Week 27  This week we get ply hull 'planks'

The bits we received

And what we did with them

The parts supplied don't get used this week.  I finish off the top of the planking this week (well, almost)

Starting at the bow, I've fitted planks so that they fit under the deck neatly.

This is carried along the model, back to the point in the photo below.

Now I'm straying from the instructions somewhat.  I'm planking the stern of the hull completely, and then I'll add the ply parts on top.  Pretty much the same as I've done at the bow. 

This is continued up until the planking is flush with the bottom of the deck.  My plan is to add another plank to the hull, which will leave the planking protruding about 2mm above the deck.  There is a 1mm thick deck supplied (I think) and I'll sand the planks down until they are flush with the deck.  However, this is all a bit of guess work as I don't know what is being supplied in the way of decking.  I guess we'll find out later in the series. 

I do have a plan B, in case the decking isn't what I expect.  That is to add a plank round the edge of the deck to take it out flush with the second planking.  I shall leave this until I see the decking supplied and work out the best way of attacking it.

Back the the planking.  I used some 3x1.5mm basswood planks to plank the stern.  These were kindly supplied by a good friend, but you can get them from model shops.  The narrower planks made it easier to plank round the compound curve of the stern.  The photo below shows how the planks are flush with the bottom of the deck.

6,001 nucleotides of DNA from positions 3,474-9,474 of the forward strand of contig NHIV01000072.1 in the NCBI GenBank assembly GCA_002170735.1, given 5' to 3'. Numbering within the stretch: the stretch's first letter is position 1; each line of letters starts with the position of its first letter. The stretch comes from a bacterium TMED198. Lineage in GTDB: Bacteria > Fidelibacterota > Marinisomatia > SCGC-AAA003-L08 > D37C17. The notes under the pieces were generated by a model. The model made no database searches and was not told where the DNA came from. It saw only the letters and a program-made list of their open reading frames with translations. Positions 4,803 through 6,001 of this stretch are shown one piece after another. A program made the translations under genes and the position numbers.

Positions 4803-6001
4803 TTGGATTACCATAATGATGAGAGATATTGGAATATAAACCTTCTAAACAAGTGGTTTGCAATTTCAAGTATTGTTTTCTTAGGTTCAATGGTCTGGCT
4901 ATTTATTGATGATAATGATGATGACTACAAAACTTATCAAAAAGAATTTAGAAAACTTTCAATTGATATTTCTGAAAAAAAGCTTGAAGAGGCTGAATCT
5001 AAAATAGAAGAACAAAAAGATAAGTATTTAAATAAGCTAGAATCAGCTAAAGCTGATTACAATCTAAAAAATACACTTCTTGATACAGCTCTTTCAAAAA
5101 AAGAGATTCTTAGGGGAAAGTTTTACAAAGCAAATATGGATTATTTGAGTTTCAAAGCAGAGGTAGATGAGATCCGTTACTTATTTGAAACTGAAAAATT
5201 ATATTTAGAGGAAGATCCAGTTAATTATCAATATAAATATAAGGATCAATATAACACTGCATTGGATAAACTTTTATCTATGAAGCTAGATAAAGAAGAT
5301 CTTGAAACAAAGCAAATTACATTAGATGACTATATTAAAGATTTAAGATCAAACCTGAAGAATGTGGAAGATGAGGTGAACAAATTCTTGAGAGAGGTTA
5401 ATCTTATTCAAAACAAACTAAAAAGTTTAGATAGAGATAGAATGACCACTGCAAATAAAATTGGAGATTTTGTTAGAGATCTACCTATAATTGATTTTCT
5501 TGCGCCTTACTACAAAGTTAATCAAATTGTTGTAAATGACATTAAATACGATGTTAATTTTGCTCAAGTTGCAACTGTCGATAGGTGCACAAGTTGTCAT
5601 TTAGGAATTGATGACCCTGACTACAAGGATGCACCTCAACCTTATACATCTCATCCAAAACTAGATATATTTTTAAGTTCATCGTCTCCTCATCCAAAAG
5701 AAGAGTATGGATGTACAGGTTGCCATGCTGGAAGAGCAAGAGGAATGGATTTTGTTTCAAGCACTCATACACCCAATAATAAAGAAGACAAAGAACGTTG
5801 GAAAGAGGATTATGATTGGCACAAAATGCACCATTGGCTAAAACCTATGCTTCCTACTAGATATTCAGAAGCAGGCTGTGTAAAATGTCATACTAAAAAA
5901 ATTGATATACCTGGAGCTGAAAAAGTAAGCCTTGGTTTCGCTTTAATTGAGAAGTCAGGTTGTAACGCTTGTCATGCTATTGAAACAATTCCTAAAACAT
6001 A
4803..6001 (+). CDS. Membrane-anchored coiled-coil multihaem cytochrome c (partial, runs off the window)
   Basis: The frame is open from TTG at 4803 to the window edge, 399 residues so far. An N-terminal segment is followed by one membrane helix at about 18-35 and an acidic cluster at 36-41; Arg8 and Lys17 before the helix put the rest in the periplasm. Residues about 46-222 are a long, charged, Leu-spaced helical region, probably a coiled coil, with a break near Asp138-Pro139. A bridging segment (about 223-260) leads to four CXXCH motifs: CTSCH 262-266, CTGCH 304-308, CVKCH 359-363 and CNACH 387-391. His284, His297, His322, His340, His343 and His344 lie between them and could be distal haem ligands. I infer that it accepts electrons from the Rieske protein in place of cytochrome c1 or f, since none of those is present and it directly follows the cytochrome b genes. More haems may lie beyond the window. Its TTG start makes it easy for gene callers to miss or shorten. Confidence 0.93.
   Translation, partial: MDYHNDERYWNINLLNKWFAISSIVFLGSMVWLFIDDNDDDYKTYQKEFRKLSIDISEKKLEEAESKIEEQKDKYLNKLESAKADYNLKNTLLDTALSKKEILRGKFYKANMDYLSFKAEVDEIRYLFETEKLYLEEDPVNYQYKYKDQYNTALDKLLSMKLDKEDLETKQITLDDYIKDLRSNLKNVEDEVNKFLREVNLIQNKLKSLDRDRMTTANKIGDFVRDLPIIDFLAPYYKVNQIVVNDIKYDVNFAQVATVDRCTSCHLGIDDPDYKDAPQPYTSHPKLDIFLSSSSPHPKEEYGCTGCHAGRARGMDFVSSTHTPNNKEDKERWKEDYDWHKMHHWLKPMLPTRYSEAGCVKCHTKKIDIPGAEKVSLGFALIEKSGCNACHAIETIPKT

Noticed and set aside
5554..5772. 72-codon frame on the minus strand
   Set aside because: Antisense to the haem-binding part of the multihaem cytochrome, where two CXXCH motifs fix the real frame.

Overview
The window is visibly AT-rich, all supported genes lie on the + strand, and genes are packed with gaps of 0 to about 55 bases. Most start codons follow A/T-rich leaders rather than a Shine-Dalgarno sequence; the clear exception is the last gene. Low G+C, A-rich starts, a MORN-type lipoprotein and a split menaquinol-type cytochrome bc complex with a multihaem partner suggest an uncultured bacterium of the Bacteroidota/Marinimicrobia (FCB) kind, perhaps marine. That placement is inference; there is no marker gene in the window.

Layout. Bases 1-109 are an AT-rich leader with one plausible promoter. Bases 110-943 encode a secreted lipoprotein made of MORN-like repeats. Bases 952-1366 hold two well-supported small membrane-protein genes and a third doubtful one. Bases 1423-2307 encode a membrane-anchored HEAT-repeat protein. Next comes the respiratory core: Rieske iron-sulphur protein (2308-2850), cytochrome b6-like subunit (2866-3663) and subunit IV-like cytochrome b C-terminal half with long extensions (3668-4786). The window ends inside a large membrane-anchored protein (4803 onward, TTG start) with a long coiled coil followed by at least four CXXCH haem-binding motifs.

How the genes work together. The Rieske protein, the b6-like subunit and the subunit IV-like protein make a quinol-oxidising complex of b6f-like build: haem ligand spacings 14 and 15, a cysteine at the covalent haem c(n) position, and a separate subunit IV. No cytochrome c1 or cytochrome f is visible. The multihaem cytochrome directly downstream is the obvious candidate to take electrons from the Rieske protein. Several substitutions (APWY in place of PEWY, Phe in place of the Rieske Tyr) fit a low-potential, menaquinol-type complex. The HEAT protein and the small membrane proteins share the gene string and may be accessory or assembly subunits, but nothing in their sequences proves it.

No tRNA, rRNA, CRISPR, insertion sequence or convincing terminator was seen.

Here is the finished stern.  I can now take the model off the building board and finish the bottom half of the hull planking.

I'll finish all the first planking on this weeks entry.

I've started with the planks one 'section' after of the bow.  I've planked to leave a gap of about 3 planks left.  From here on, I've tapered the planks so that I have a complete plank to finish the section rather than having thin triangles of planks to fit against the keel plate.

This is how it looks when finished.  The pencil marks you can see are just the marks I put so I can see at a glance which way round the plank I'm fitting at the time goes.

This is the next 'section' moving aft.  Again, I've tapered and thinned the last three planks to leave a full length plank for the last plank.  The curve of the keel plate means that the plank has to be forced into a sideways curve which isn't good practice.  You should never force a plank into position.  However, I can't see any way round it in this situation.

In this section, I still tapered the planks, but I inserted a 3mm wide plank so that the last plank didn't need to be cut down excessively.

The bow is next.  These planks were tapered so that you end up with the last plank running parallel to the keel.  It makes a much better job than having planks cut off at an angle, with the ends unsupported.  See issue 25, steps 8 and 9 to see Amati's method, which is not as good as mine (in my opinion anyway.)